My first issues of Arts Journal for the year arrived, and the two top articles in the “Ideas” section dealt with the role of jargon in the field of arts and arts grantmaking. Judith Dobrzynski (yes, she’s related to our own Marsha Dobrzynski of Young Audiences) talks about “Inventional Wisdom,” a term coined at the Massachusetts Institute of Technology to demonstrate its commitment to forward thinking as it celebrates its 150th anniversary. Ms. Dobrzynski posits that this is a term and a way of thinking that the arts would do well to use in replacing the “conventional wisdom” thinking of the past.
One key point she makes is that too often a bright new way of attracting audiences to the arts piloted by an organization (crowd-sourced exhibits, for example) is too easily copied by others expecting the same easy results. Thus, invention becomes convention and the copycats are distracted from finding their own unique inventional wisdom for attracting audiences.
And then there’s Diane Ragsdale’s blog post, which once again decries the jargon game between arts organization and funder that has for so long characterized the relationship between these two dependent entities.
Dependent, you say? How can a funder be dependent on a nonprofit arts organization? Well, if the funder cares a whit about the community, the vitality of its people, or about culture itself, it recognizes the value of the arts as a bedrock function of society. And unless it is willing to establish and operate an orchestra or dance company or theater or museum itself, the foundation needs the arts to function well in order to fulfill this part of its own mission of advancing society.
Yet we all play the game. Funders demand “innovation” and “new ideas” and “projects” that meet their passion du jour of “entrepreneurship,” “impact,” “systemic change,” etc. Clever grant writers use the magic jargon to twist core needs and programs into something that sounds like a sparkly new idea or a project that meets the funder’s needs. And the game goes on.
Don’t get me wrong. I don’t believe that funders should just hand out checks for business as usual – especially not for business as usual with the world changing and the arts needing to adapt. But I do think that funders should exercise substantial flexibility in supporting the core needs of the arts and in providing opportunities for trying those new ideas that may or may not work but that can provide learning and create the inventional wisdom needed by the arts to engage the future and assure that the foundation can keep fulfilling its own mission in society.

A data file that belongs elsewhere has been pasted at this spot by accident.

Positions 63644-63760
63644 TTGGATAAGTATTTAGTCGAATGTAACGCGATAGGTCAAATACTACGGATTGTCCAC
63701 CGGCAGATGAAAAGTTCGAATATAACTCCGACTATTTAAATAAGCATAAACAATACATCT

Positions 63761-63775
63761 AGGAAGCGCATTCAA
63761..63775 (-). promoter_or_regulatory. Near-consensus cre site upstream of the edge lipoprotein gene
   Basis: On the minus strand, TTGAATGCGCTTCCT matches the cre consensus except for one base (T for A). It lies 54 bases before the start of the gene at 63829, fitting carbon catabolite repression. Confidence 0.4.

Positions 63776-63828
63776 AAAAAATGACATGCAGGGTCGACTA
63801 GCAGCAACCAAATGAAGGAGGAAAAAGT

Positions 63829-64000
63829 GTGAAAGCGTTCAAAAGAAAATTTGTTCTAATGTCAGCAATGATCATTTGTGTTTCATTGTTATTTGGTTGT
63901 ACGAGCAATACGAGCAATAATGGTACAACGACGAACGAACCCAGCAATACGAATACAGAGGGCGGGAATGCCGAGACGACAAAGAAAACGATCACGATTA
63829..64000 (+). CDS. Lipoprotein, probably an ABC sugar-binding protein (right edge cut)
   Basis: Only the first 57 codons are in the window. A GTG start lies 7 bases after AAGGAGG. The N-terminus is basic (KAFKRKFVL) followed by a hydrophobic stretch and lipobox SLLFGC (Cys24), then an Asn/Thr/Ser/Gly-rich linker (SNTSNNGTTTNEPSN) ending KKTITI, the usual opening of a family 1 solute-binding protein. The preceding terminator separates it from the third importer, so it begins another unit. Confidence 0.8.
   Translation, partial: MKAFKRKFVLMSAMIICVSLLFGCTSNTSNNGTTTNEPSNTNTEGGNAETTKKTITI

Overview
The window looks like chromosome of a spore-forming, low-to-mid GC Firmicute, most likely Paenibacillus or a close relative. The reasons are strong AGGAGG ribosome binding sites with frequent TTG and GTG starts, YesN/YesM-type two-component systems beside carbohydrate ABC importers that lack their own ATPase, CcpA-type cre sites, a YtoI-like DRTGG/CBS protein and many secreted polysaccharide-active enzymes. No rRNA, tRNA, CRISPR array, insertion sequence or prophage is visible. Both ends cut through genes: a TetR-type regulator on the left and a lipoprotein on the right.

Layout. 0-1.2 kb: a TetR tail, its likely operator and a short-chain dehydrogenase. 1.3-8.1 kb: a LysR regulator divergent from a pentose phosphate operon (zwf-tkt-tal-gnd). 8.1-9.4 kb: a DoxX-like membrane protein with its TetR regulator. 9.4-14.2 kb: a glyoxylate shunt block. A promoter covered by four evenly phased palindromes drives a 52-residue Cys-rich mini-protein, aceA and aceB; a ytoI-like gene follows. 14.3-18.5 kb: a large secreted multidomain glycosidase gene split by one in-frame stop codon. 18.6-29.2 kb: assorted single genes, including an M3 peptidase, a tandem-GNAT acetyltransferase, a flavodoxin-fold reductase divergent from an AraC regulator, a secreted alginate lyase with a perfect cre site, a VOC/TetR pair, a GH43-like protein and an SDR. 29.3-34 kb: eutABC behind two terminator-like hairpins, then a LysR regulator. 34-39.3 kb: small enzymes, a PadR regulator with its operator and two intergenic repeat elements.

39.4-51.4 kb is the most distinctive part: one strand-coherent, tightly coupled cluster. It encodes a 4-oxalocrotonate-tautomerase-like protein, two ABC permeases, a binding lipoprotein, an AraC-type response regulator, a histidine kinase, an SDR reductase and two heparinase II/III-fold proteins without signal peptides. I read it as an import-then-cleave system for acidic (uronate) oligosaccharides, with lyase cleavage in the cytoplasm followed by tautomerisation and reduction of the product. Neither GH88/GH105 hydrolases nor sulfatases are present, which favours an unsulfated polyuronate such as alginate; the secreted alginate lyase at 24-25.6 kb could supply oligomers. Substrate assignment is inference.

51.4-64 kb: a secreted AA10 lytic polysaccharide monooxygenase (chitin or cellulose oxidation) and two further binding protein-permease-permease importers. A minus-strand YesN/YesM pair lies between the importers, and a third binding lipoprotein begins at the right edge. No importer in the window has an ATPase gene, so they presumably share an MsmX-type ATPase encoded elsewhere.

I think we’ve done a pretty good job of this here at the Cleveland Foundation. For more than 20 years, we have provided very flexible support for core infrastructure needs for the arts at the same time that we have crafted special programs to provide extra support for the arts and tackle critical challenges facing their sector.
In the late 1990s, our BASICs program provided millions above and beyond core support to build management capacity, technology, and strategic planning skills. Our 2004-07 Arts Advancement Program provided the risk capital needed by a group of organizations to take a leap into their futures at a critical and scary moment in time. Currently, our Sustaining Excellence initiative is helping to “stay the course” during a dramatic economic downturn at the same time we are supporting individual strategic agendas for moving ahead.
And for the past year we have been increasingly interested in the need for both the arts and the larger community to attract, engage, and retain the next generation of participants in Cleveland’s future. Our opinion piece last year in the Plain Dealer began this dialogue inside the foundation, and we are currently exploring how we can help the arts tackle this critical current challenge in the years ahead. Stay tuned.